The availability of land has always been a hot topic in the real estate community. If this is hard to believe then you should continue reading for further insight on this highly important topic. How quickly we’re going to reach the point of no build-able land has yet to be determined but it is going to happen eventually.
Toronto and the Golden Horseshoe – Have a look at the map below. The Golden Horseshoe has been circled in red for you – this is basically the holy grail of investing right now and the available land will quickly diminish over time as projects are completed. Toronto is the centre of attention in the Golden Horseshoe and as demand outpaces supply, all of the surrounding cities will benefit from it. We have seen this in the past few years already as the suburban areas have intensified and are creating their own downtown areas.
Landlocked – Lake Ontario is just directly south of Toronto. You cannot build on water for obvious reasons. Going north, east and west of Toronto are the cities of the Greater Toronto & Hamilton Area (GTHA) in grey. The grey area indicates the developed cities of the GTHA. Slightly past the grey area of the map is a giant blob of green that encloses the GTHA – this is the Ontario Greenbelt.
Nature Lovers Rejoice – The Ontario Greenbelt is the largest protected green space in the world – yes, in the WORLD! Due to the laws and regulations put in place for nature conservation, you cannot build on this green space. During his campaign, even our Ontario Premiere Doug Ford tried to pander to citizens about allowing developers to build on the Greenbelt. Very quickly though, he had to retract this proposition. His follow-up statement was as follows: “The people have spoken — we won’t touch the Greenbelt. Very simple. That’s it, the people have spoken. I’m going to listen to them, they don’t want me to touch the Greenbelt. We won’t touch the Greenbelt. Simple as that.”
Urban Sprawl – This map of the Greenbelt landlock was created in 2017. The small little bits of yellow between the grey and the green is the only land that is available for development (that is, if it hasn’t been built on already). As you can see in the map, there isn’t much left of the yellow bits. This is exactly why you see cities outside of the Greenbelt growing and expanding right now. Take a look at where Guelph, Kitchener, Waterloo, and Brantford are located; they are outside of the Greenbelt. Prices in those cities have been appreciating at a very rapid pace. Builders have already started building high-density buildings in those cities.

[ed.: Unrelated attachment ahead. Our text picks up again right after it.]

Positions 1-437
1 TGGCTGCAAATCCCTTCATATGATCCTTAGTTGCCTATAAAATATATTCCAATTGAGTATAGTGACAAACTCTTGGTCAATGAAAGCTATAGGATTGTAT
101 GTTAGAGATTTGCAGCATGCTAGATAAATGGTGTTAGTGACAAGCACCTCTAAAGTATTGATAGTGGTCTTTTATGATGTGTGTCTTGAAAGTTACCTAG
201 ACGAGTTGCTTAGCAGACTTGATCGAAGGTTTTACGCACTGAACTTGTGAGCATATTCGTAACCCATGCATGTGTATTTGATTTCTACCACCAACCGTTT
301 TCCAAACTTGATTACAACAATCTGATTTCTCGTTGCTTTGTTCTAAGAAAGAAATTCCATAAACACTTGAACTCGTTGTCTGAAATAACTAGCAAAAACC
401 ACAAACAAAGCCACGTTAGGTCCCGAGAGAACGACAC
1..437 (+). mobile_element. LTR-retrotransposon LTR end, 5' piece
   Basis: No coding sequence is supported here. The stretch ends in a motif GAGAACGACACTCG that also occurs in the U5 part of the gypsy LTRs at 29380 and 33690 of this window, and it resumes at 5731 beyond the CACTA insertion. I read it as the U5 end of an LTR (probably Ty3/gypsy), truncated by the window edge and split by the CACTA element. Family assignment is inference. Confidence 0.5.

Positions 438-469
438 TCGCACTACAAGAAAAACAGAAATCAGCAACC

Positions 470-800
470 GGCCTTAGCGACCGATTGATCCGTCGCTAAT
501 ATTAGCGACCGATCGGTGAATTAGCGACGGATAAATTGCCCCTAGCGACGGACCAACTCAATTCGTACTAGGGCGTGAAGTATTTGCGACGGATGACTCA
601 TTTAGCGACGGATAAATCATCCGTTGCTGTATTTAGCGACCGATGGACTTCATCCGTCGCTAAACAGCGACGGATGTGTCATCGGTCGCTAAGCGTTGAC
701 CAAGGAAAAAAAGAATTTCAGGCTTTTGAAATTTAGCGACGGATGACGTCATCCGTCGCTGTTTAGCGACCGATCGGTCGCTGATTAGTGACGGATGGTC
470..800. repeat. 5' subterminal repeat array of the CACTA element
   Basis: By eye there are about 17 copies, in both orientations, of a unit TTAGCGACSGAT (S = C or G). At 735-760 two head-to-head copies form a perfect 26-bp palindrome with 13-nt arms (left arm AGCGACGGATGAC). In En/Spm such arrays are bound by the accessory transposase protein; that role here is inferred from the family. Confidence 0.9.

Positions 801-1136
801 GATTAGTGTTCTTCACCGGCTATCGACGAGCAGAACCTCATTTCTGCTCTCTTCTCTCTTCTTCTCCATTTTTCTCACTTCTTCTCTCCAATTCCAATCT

But wait there’s more! Evidently, there is a land shortage. However, Ontario has proposed a new policy recently – the Bluebelt. Have a look at the map below.
The expansion of the Greenbelt to the Bluebelt will essentially fill out a large chunk of the remaining land that can be developed, while landlocking the cities outside of the Greenbelt as well. What do you think is going to happen to prices when this goes through? Go up? Yes!
Today’s Going Rates – To give you an idea of where prices are right now, going from east to west, here are some average prices that developers have set for their new detached homes:
- Pickering: $800,000
- Markham: $1,500,000
- Richmond Hill: $1,800,000
- Keswick: $650,000
- Vaughan: $1,200,000
- Brampton: $1,000,000
- Milton: $800,000
- Burlington: $1,200,000
- Hamilton (Mountain): $600,000
Now imagine what will happen to these prices when land becomes scarce for builders to find. When land becomes scarce, prices increase rapidly for build-able land. Here’s another Insight Article that I wrote a while back that will further help to shed light on our land scarcity problem: SOLD! Entertainment District Land Goes for $110,000,000! In a nutshell, 13 years ago a parking lot in the Entertainment District was purchased by a builder for approximately $6,000,000. The most recently sold plot of land (which was 3 times the size of the $6,000,000 parking lot) sold for $110,000,000! The price you have to charge to turn a profit on that cost of acquisition is insane! As a result, this has ultimately led to higher prices for the end buyer – i.e., you and I.
The Wrap – As investors, you can essentially view the Bluebelt map as a treasure map for hunting down investment opportunities. It all starts with Toronto. If you can afford Toronto and make it work, then I would do it. Don’t miss out on these opportunities, while Toronto is still relatively affordable!